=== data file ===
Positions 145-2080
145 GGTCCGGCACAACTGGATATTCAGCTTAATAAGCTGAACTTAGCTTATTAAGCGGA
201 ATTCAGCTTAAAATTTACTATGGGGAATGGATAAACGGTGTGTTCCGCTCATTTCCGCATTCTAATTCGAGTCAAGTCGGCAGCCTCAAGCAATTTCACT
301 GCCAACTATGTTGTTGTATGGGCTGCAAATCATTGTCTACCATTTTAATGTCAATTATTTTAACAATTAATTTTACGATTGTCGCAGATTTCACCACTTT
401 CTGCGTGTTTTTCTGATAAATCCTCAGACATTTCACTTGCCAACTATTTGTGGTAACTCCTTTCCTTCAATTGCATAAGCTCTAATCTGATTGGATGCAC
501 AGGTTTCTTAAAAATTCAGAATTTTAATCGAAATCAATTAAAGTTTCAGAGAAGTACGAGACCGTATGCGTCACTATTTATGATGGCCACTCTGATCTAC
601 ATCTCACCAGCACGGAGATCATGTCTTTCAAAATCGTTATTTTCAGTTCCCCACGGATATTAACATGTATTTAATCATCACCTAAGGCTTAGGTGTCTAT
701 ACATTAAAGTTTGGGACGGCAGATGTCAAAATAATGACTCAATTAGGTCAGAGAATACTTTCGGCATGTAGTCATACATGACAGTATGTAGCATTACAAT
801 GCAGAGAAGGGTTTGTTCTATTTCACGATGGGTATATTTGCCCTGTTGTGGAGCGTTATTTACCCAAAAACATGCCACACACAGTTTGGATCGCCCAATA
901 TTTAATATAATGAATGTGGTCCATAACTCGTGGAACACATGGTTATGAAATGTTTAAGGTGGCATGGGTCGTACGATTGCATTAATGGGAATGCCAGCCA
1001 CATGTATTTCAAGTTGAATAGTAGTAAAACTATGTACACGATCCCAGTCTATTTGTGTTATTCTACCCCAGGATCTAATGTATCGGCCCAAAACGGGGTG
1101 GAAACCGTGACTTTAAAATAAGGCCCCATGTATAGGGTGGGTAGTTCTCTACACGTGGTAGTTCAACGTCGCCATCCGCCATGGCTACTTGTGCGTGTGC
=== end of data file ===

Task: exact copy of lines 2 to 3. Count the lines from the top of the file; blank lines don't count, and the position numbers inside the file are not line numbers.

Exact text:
145 GGTCCGGCACAACTGGATATTCAGCTTAATAAGCTGAACTTAGCTTATTAAGCGGA
201 ATTCAGCTTAAAATTTACTATGGGGAATGGATAAACGGTGTGTTCCGCTCATTTCCGCATTCTAATTCGAGTCAAGTCGGCAGCCTCAAGCAATTTCACT